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Dead in a Flash



About The Book

The charming genealogical gumshoes in the cozy southern Family History Mystery series give new meaning to the old saying “keep the home fires burning” when their investigation into a long-ago house fire leads to a modern-day murder.

It’s not just politics as usual when genealogists Sophreena McClure and Esme Sabatier are hired to create scrapbook tributes for a former North Carolina senator’s intricate family heritage and illustrious career. Sifting through the ashes of his past, they discover his baby brother perished in a suspicious fire that burned down his childhood home. Still saddened by his late parents’ steadfast conviction—against all evidence to the contrary—that the fire was cover for a kidnapping, the senator wants this rumor put to rest once and for all. So with only snapshots of the evidence, Soph and Esme are determined to smother all speculation about the decades-old tragedy. The party lines are drawn when a shocking present-day murder turns up new candidates for the crime—including some suspects from the senator’s inner circle. Are the sleuthing scrapbookers trying to pin down a killer as adept at making laws as breaking them?


Dead in a Flash one
“NOW YOU’VE GONE AND DONE it!” my business partner, Esme Sabatier, said, lifting a cucumber slice off one eye to glare at me. “You know better than to say such a thing.”

“All I said was I can’t believe how smoothly this job has gone,” I said. I’d meant to put more punch into the protest but my voice came out dreamlike and warbly. The spa attendant was wrapping me in warm, wet sheets and I was bonelessly content.

“And now you’ve jinxed us,” Esme said with an exaggerated sigh. “Never say a thing like that until the job is done and the check’s cleared. We’re a long way from that—we still have the scrapbooks to finish and that last interview this afternoon.”

Any other time, Esme’s warning would’ve set off my alarm bells. When Esme gets one of her vibes, it pays to listen. But at this particular moment, I wasn’t sure I could remember how to worry.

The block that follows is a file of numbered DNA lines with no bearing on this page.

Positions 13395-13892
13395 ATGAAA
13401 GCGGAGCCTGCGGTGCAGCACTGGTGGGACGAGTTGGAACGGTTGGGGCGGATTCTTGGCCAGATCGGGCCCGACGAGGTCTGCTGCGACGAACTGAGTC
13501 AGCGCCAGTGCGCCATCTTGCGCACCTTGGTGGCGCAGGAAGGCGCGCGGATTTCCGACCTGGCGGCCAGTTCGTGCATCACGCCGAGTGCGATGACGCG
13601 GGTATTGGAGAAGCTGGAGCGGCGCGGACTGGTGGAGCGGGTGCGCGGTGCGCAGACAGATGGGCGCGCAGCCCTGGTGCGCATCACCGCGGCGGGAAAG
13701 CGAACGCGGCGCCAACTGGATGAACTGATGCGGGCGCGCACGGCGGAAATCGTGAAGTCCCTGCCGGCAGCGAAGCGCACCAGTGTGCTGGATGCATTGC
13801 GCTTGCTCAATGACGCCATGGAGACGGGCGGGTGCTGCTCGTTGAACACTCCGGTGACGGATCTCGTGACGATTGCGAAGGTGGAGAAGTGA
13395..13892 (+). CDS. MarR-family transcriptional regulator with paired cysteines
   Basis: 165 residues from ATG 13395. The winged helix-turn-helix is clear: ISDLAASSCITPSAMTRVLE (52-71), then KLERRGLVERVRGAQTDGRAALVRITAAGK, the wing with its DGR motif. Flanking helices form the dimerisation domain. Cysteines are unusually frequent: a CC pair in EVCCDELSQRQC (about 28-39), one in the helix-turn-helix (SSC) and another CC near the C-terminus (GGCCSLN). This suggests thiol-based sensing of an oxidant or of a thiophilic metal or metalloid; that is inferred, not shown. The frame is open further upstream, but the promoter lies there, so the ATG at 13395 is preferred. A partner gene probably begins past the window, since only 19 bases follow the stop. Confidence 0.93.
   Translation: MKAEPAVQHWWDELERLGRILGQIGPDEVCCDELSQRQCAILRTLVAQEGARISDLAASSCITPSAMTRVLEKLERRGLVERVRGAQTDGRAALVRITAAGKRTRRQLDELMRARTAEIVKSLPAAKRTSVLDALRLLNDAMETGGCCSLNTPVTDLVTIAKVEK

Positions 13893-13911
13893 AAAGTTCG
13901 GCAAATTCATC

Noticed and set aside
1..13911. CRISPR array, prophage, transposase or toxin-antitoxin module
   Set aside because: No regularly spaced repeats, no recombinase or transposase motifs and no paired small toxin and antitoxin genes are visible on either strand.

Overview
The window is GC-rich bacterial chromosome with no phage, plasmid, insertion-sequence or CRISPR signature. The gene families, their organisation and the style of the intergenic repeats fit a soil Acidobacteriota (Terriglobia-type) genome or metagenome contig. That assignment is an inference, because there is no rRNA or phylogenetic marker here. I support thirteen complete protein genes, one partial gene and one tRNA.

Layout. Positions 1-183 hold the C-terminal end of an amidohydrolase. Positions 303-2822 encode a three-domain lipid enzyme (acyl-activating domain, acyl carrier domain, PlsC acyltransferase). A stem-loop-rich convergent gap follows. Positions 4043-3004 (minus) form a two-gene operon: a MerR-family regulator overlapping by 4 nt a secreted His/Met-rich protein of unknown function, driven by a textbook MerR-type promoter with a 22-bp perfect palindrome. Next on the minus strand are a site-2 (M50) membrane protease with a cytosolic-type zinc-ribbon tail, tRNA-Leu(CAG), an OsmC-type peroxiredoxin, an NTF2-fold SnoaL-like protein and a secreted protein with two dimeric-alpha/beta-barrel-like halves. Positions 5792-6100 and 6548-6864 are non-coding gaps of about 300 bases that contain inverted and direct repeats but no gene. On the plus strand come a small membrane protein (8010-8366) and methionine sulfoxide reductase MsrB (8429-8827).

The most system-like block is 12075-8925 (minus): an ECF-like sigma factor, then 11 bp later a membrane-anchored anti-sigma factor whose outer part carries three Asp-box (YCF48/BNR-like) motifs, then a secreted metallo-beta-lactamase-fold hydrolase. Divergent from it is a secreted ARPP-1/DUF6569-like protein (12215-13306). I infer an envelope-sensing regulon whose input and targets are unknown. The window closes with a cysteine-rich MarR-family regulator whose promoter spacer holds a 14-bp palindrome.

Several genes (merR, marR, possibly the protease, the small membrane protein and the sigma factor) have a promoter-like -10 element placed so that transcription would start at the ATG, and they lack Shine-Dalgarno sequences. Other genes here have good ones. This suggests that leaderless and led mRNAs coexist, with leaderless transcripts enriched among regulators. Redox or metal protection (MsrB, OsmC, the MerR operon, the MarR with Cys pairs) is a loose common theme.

I’ve never seen myself as a spa kinda gal. Before today, I’d thought of spa denizens as wealthy, pampered women in need of rejuvenation after a particularly arduous shopping spree. I, Sophreena McClure, a self-employed thirty-something, am not pampered, nor am I wealthy, though I make a decent living from my genealogical services company. Plus, I have a little locker room phobia left over from encounters with mean girls in high school gym class. But when a client rewards you for a job well done by giving you a free pass for the full treatment at the town’s new luxury spa, you say, Thank you, ma’am, even if you suspect you’d be too self-conscious to redeem the offer.

Esme, a fifty-something who’d been impervious to mean girls, had no such qualms. She’d dragged me out of bed before daylight, startling me out of a deep sleep by throwing back the covers and tossing a pair of jeans at my head. She’d prodded me to get dressed and thrust a go-cup of coffee into my hand as she herded me out the door. She’d piloted her SUV through the streets of our little town of Morningside, North Carolina, in the rosy glow of dawn so we’d be first in line when Mystic Lake Spa opened for business.

Our first treatment had been a mud bath, and I was ready to throw in the towel, literally, right then and there. Esme and I are a comical-looking duo—even fully clothed. Esme is over six feet of latte-toned woman. She carries herself as if she’s royalty and doesn’t worry over a little extra cushioning here and there. I’m a very short, very white woman with ungovernable auburn hair and have both the looks and the well-earned reputation of a nerd. We stood side by side and dropped our towels to step into a huge tub of goopy mud. I caught a glimpse of the attendant trying to suppress a grin and I wanted to pack it in. If Esme hadn’t threatened me with all manner of dire consequences, I’d have bolted.

After the mud bath, we got full-body massages, which left me so loose-limbed I felt drunk. I found I cared much less about the attendant’s tittering after that. Then came a mani-pedi, then a facial, and now we were stretched out on adjacent tables wrapped like mummies in steaming hot sheets with more stuff slathered on our faces and cucumber slices on our eyes. Zen-like music played on the speakers and I felt as if my spirit might actually be disengaging from my body. I couldn’t remember when I’d ever felt this serene. But now Esme, with her work talk, was disturbing my aura or misaligning my chakras or something. It was making my muscles kink up into their usual pretzel shapes again.

“We’ve got to stay on our toes,” she said, though she didn’t sound like she could have gotten to a sitting position, much less to her toes. “If we deliver on this one, it could mean a lot of business coming our way.”

“Yes,” I said, “well, we’re working for a senator. We’ve already got feathers in our caps just by landing this job.”

“Mm-hmm,” Esme said. “Big old peacock feathers. All the more reason we’ve got to come through with the goods without any glitches.”

“You’re right. And granted, today’s interview may be a little touchy,” I allowed, “but it’s not as if we’ll be asking about anything that isn’t already public record. It’ll be fine.”